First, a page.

22 FEBRUARY 1952, Page 28

Shorter Notice

ONLY the individualistic artist of the nine- teenth century could have believed that a nat- ional art ought in some way to be opposed to the traditions of Europe; if the Russians came to believe it more forcefully than most, it was probably because, having no Renais- sance and struggling direct from feudalism to proletarian revolution, they had but shallow roots in Europe's culture. In this charmingly illustrated handbook Mr. Cooper discusses with lucid economy the amalgam of European pastiche and indigenous peasan- tries in the operas of Glinka ; and sees his two greatest successors as roughly repre- sentative of these two conflicting elements. Tchaikovsky continued the Europeanised culture of the decaying aristocracy, but, in his two most convincing operas, gave its -fairy-world unreality a sharpened imme- diacy by relating it to personal neuroses. Mussorgsky, on the other hand, sought the highest degree of objectivity ; he became " Russian and original " in at- tempting to express with psychological precision the soul of a people. While his music is at the furthest possible remove from the classical conventions of Europe, it seems false to suggest that, because its con- ception of form is personal, it is therefore inadequate. The only complaint about Mr. Cooper's graciously written little book is that he sometimes carries the historian's impartiality too far. It is possible, if difficult, to say in a few lines all that is necessary about Rimsky-Korsakov's mind and about his historical significance. It is not possible to say what needs saying about Mussorgsky in the space which Mr. Cooper allots him ; and to give Korsakov twice as much space because he wrote more than twice as many operas seems to me not impartiality but distortion. On the less well-known reaches of Russian opera Mr. Cooper conveys an astonishing amount of information in the restricted space available.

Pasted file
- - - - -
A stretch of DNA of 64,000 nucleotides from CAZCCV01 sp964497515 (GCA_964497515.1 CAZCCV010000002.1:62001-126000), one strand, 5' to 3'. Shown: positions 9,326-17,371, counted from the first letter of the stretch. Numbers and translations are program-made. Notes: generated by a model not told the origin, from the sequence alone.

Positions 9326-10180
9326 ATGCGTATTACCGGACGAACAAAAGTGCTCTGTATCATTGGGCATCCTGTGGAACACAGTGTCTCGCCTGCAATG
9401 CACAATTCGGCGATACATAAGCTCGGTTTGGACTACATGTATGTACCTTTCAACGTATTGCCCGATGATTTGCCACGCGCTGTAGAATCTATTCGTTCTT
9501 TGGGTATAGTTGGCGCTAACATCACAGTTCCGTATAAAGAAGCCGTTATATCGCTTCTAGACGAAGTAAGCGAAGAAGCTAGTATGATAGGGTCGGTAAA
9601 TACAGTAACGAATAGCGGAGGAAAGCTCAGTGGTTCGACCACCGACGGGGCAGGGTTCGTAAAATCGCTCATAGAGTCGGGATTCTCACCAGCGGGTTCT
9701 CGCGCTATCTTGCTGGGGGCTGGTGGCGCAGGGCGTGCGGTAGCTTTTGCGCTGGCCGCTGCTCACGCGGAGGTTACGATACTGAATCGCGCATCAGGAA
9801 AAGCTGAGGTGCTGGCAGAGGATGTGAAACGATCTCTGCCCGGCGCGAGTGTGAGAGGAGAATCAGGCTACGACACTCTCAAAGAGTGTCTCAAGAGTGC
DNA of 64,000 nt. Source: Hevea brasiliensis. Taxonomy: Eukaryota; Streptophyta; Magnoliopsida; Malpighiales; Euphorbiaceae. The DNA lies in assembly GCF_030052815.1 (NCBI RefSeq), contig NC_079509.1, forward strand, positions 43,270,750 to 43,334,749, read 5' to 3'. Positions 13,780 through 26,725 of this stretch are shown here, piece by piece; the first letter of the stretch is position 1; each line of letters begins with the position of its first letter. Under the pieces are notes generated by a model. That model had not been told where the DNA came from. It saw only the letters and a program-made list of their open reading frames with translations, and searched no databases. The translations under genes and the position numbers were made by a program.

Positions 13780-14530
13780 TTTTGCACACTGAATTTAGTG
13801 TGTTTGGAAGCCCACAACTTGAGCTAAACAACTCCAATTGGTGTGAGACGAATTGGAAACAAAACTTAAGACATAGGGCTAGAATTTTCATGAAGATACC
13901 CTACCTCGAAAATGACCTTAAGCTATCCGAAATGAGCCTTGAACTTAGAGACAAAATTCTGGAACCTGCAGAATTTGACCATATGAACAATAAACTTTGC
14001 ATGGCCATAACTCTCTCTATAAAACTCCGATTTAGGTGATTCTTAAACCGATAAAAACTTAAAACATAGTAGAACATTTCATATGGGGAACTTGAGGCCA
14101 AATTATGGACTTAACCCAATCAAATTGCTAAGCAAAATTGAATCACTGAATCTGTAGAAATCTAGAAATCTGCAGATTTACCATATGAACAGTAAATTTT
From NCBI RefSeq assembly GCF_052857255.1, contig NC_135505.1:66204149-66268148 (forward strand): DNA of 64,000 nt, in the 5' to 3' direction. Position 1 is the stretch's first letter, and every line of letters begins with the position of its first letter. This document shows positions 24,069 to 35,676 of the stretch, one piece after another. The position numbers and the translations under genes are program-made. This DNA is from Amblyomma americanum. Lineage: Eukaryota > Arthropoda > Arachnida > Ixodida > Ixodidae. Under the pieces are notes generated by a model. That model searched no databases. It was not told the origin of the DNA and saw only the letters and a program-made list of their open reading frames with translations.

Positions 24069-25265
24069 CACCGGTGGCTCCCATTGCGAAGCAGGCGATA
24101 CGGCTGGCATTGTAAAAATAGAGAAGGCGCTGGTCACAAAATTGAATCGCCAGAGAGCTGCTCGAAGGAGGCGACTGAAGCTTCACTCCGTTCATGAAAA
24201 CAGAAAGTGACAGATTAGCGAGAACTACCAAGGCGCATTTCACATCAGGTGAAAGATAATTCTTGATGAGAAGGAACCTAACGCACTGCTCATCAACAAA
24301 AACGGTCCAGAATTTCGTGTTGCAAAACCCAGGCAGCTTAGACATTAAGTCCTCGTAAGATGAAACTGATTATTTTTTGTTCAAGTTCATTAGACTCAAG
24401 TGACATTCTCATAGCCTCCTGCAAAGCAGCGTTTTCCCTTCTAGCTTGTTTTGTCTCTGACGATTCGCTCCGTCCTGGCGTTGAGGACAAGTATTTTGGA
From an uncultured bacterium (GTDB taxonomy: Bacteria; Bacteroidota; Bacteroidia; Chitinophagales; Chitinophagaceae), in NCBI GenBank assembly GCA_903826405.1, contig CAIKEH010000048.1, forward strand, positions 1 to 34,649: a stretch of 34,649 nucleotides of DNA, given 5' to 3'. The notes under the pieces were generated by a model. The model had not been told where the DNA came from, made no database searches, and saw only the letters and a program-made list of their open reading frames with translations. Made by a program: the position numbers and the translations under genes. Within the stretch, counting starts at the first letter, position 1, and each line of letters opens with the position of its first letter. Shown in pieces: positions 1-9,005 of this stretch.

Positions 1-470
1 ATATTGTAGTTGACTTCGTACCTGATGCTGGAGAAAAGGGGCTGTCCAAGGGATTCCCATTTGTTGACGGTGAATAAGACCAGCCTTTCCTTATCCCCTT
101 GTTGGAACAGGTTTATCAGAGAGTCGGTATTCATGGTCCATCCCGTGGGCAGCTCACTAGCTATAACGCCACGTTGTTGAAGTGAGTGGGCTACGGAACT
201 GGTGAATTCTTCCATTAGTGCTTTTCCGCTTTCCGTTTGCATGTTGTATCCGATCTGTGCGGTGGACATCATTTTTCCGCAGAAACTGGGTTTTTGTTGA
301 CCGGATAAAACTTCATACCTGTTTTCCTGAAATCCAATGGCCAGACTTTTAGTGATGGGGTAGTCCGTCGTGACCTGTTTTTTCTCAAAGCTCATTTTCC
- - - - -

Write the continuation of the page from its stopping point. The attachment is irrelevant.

W. H. M.